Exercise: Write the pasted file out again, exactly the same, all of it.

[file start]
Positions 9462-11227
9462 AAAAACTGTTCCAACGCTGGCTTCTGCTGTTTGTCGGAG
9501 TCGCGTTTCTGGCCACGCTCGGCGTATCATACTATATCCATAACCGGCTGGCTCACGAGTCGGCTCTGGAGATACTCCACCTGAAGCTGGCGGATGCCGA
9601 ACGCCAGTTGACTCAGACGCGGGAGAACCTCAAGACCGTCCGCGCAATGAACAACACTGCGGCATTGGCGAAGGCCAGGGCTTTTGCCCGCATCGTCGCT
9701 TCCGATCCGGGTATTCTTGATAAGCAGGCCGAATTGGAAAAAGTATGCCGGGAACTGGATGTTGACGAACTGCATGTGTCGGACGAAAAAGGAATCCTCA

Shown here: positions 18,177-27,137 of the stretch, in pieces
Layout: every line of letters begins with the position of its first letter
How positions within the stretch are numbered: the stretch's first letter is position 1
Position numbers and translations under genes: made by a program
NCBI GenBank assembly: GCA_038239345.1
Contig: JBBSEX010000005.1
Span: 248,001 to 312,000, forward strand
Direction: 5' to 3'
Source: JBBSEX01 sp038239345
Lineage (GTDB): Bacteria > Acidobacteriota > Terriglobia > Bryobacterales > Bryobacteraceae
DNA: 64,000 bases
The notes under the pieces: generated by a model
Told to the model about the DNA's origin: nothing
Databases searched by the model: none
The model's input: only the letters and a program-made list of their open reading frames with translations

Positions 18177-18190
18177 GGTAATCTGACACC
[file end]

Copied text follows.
Positions 9462-11227
9462 AAAAACTGTTCCAACGCTGGCTTCTGCTGTTTGTCGGAG
9501 TCGCGTTTCTGGCCACGCTCGGCGTATCATACTATATCCATAACCGGCTGGCTCACGAGTCGGCTCTGGAGATACTCCACCTGAAGCTGGCGGATGCCGA
9601 ACGCCAGTTGACTCAGACGCGGGAGAACCTCAAGACCGTCCGCGCAATGAACAACACTGCGGCATTGGCGAAGGCCAGGGCTTTTGCCCGCATCGTCGCT
9701 TCCGATCCGGGTATTCTTGATAAGCAGGCCGAATTGGAAAAAGTATGCCGGGAACTGGATGTTGACGAACTGCATGTGTCGGACGAAAAAGGAATCCTCA

Shown here: positions 18,177-27,137 of the stretch, in pieces
Layout: every line of letters begins with the position of its first letter
How positions within the stretch are numbered: the stretch's first letter is position 1
Position numbers and translations under genes: made by a program
NCBI GenBank assembly: GCA_038239345.1
Contig: JBBSEX010000005.1
Span: 248,001 to 312,000, forward strand
Direction: 5' to 3'
Source: JBBSEX01 sp038239345
Lineage (GTDB): Bacteria > Acidobacteriota > Terriglobia > Bryobacterales > Bryobacteraceae
DNA: 64,000 bases
The notes under the pieces: generated by a model
Told to the model about the DNA's origin: nothing
Databases searched by the model: none
The model's input: only the letters and a program-made list of their open reading frames with translations

Positions 18177-18190
18177 GGTAATCTGACACC